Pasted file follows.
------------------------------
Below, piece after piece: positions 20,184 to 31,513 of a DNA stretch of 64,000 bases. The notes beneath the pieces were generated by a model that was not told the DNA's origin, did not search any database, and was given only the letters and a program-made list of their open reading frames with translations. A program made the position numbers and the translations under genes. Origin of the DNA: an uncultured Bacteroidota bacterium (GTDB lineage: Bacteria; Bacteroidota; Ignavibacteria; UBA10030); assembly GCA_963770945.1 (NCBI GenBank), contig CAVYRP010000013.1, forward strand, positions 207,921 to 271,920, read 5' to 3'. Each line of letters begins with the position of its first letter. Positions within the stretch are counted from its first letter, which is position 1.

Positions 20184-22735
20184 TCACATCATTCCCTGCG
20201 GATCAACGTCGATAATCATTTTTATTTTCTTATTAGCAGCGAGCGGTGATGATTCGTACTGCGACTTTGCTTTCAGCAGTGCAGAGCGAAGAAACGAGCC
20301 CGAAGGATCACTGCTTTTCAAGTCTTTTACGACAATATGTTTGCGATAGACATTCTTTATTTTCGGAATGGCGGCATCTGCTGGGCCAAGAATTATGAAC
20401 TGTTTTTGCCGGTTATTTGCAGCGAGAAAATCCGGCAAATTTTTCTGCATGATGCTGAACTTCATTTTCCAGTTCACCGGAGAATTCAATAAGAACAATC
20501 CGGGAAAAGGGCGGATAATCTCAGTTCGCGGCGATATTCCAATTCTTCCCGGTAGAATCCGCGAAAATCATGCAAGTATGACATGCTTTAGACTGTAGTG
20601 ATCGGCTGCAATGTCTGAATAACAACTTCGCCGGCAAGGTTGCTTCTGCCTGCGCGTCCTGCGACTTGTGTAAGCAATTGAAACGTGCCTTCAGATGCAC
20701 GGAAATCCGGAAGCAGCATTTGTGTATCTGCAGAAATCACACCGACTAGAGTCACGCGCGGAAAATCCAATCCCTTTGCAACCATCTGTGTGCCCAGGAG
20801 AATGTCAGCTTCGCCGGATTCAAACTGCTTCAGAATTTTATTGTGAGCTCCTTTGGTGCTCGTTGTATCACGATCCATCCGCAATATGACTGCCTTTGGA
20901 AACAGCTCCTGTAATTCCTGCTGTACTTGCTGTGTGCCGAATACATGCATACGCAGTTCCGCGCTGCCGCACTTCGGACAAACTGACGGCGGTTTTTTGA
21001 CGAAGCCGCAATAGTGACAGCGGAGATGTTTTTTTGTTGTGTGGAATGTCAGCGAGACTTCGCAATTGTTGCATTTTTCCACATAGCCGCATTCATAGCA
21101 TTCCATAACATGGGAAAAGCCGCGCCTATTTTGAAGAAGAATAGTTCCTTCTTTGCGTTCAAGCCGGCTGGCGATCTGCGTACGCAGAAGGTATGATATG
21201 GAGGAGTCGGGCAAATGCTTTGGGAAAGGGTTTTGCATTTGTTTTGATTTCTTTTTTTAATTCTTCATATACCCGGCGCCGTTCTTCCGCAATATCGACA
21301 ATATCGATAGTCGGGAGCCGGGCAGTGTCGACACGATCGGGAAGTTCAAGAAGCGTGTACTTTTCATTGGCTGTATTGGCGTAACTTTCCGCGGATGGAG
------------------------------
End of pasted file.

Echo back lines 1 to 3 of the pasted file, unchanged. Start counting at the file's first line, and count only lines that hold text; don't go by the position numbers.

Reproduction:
Below, piece after piece: positions 20,184 to 31,513 of a DNA stretch of 64,000 bases. The notes beneath the pieces were generated by a model that was not told the DNA's origin, did not search any database, and was given only the letters and a program-made list of their open reading frames with translations. A program made the position numbers and the translations under genes. Origin of the DNA: an uncultured Bacteroidota bacterium (GTDB lineage: Bacteria; Bacteroidota; Ignavibacteria; UBA10030); assembly GCA_963770945.1 (NCBI GenBank), contig CAVYRP010000013.1, forward strand, positions 207,921 to 271,920, read 5' to 3'. Each line of letters begins with the position of its first letter. Positions within the stretch are counted from its first letter, which is position 1.

Positions 20184-22735
20184 TCACATCATTCCCTGCG